RK: So, what kind of advice did you give Adia when she took the job? You said you were concerned.

JB: “I was, and she did hire (an assistant) with more experience and that lasted a little bit. And I think Adia has grown into the job. She needed people that had a little bit different experience than her, and she’s changed. Obviously Salvo (Coppa)’s been the constant and Salvo’s a really good coach. But with Jackie (Nared) and Tamisha (Augustin), they’re great. And I think more than anything, the best advice I can give Adia and other people when they hire is hire people that are loyal to you and that complement you. You don’t want people who are good at what you do, too. You want people to complement what are maybe not necessarily your weaknesses, but aren’t necessarily your real strengths, and Adia has a good staff. But she’s good at a lot of different things and that’s the difference from being an assistant to head coach. As an assistant, I always tell assistant coaches you’ve got to be good at one of two things—you’ve got to be a great recruiter and/or you’re great at developing players. And when you’re good at both, then you start becoming head coach material.”

RK: And then what do you think about Adia on the marketing side of things and the way she has been able to get the fans to buy into the program? Like how she used Twitter to get thousands of fans to their WNIT games a couple of years ago.

JB: “She’s really sharp on social media. And it’s not that she always asked for things, because she’s very transparent about herself, sharing things about her family. People feel, and genuinely so, a definite connection to her. Like they feel like they know her. And part of the reason is because she went out in the community where a lot of other coaches don’t and they should. She’s giving of herself. She gives time, she volunteers, she brings her players with her. That’s one of the reasons why the community responded when she asked for people to come and they found a product in these young women that it was fun to watch and a great atmosphere. I mean, it’s been a pretty remarkable story.”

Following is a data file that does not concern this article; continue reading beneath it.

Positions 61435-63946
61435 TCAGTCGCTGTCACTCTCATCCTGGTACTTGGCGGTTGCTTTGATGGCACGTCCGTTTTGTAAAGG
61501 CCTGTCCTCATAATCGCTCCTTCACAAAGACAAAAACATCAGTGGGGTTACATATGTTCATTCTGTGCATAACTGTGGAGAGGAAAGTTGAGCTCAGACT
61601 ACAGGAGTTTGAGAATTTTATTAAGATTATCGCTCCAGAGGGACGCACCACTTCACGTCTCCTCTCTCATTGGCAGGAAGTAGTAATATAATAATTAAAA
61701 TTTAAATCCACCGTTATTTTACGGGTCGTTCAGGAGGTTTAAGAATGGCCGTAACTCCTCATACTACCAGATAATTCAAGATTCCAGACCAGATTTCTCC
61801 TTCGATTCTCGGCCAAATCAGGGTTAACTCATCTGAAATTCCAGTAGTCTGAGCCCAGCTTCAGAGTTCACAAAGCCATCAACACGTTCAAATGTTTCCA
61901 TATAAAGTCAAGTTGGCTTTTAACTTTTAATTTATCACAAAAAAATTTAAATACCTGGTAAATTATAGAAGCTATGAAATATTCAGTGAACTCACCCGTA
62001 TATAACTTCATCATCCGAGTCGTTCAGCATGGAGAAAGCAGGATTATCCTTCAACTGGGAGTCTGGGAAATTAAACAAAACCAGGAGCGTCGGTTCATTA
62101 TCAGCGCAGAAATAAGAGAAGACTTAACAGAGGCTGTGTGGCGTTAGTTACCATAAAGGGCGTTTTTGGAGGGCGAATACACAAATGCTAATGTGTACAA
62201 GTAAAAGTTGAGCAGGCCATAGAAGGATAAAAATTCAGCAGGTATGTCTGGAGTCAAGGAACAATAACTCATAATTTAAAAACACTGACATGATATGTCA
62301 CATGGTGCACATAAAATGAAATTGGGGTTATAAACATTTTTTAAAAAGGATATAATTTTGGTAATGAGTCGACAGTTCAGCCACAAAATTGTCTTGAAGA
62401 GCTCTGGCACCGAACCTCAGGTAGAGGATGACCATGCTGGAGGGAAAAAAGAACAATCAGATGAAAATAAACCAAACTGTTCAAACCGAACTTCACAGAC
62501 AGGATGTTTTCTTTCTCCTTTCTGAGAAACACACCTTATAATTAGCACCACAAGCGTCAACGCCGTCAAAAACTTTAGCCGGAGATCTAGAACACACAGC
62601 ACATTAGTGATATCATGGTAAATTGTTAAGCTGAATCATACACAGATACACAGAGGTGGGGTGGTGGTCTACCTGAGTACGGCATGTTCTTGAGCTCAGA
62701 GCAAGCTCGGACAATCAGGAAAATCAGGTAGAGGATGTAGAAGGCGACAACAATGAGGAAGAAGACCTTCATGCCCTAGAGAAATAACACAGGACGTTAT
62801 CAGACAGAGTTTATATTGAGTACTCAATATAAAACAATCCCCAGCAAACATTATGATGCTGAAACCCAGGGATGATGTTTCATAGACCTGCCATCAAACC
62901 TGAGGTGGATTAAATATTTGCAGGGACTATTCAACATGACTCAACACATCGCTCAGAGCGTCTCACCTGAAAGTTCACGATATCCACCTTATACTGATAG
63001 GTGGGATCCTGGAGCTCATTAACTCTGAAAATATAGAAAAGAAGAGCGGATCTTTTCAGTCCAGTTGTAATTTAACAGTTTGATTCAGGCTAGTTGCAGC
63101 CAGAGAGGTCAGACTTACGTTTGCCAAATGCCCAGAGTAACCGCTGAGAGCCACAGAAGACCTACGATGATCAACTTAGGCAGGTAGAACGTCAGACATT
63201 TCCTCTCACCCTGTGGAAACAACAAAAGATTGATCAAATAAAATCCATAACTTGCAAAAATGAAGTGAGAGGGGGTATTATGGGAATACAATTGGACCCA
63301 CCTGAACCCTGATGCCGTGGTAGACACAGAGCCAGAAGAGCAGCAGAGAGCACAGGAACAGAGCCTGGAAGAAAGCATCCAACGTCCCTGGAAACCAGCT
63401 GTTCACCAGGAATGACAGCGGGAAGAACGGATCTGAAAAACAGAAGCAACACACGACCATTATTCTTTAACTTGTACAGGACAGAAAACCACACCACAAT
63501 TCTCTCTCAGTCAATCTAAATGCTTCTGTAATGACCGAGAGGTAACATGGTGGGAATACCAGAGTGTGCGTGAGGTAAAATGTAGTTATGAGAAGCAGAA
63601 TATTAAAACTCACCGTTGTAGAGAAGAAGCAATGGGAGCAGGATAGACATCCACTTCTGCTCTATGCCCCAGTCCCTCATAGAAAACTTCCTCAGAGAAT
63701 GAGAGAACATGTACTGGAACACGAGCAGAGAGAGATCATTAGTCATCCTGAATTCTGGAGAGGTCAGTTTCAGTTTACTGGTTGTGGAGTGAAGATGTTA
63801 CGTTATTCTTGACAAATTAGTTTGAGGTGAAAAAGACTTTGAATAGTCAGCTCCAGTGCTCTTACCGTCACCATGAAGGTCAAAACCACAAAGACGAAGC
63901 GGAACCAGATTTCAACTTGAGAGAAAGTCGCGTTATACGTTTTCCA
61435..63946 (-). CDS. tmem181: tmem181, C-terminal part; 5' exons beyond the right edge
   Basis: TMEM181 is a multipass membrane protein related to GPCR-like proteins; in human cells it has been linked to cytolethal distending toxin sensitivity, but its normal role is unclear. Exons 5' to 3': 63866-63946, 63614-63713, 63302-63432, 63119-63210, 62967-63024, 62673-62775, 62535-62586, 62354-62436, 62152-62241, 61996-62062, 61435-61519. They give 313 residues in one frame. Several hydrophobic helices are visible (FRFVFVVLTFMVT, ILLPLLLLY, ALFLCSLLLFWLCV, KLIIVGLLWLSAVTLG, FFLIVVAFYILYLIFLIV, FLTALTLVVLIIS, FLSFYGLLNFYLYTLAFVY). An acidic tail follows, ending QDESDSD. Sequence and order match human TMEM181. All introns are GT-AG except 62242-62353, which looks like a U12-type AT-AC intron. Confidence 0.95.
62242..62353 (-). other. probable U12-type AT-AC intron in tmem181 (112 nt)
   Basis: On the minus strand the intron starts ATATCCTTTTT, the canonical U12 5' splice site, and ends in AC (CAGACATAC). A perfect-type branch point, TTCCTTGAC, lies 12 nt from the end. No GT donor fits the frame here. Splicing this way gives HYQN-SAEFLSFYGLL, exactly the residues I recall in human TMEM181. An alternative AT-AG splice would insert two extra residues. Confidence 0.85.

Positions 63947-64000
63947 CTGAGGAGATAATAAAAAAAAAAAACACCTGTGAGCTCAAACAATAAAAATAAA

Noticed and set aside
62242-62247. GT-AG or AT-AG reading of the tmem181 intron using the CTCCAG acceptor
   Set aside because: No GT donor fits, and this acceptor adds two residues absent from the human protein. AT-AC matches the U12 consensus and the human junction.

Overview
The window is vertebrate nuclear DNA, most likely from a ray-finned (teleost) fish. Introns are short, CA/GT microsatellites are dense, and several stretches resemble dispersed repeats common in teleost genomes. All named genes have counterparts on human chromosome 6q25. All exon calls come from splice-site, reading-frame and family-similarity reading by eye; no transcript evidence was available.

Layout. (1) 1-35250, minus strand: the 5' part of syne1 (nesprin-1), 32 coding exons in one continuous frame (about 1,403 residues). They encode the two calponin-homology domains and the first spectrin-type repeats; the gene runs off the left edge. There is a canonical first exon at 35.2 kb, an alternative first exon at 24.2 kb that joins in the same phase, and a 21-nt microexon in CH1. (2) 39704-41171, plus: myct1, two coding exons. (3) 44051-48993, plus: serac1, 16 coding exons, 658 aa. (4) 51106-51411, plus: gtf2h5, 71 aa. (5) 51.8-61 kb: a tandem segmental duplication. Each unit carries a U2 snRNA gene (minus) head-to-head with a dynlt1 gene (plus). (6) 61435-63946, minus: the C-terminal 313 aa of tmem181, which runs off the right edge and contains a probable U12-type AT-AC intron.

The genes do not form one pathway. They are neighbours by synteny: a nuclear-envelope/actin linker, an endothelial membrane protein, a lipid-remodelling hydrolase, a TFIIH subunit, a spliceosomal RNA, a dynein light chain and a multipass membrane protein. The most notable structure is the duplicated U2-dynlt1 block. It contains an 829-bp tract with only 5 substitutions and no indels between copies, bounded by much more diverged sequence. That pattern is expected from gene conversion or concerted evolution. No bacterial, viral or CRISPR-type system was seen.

RK: When you were coaching Adia, did you ever see her having a career path like this?

JB: “You know, and I don’t mean this in a negative way, I didn’t see this. I mean, I really thought she was a great player and had a lot of respect for her, and we’ve always been very close and she had a tremendous pro career, but she’s a good businesswoman, too. And that was important and she transitioned into broadcasting, and she was good at that too. She’s good at whatever she puts her hand in. And then she had the opportunity to grow into being an assistant at Washington. And it’s different when people say ‘yeah, I want to be assistant’ when she realized really all the responsibilities. So she grew into that job and one of the things that she was good at right away was recruiting and developing relationships. But she learned all the other aspects of the job. And for her to be asked to be a head coach that quickly tells you a little bit about Adia.”

RK: What kind of advice have you given her about coaching in the NCAA Tournament? She has been there as an assistant, but never as a head coach.

JB: “It is really important to focus on one game, don’t look ahead. And for myself, I’ve been able to win a lot of games in the tournament and advance. And how I did that was really just talk to the players about one game. Don’t talk about other games. It’s this game and this is how we’re going to beat them and this is what we need to do. So, all of your preparation is about them. Assign another assistant to the next games but you’re not talking about those at all. And respect the opponent you’re playing. And that’s all you’re doing and focus on them.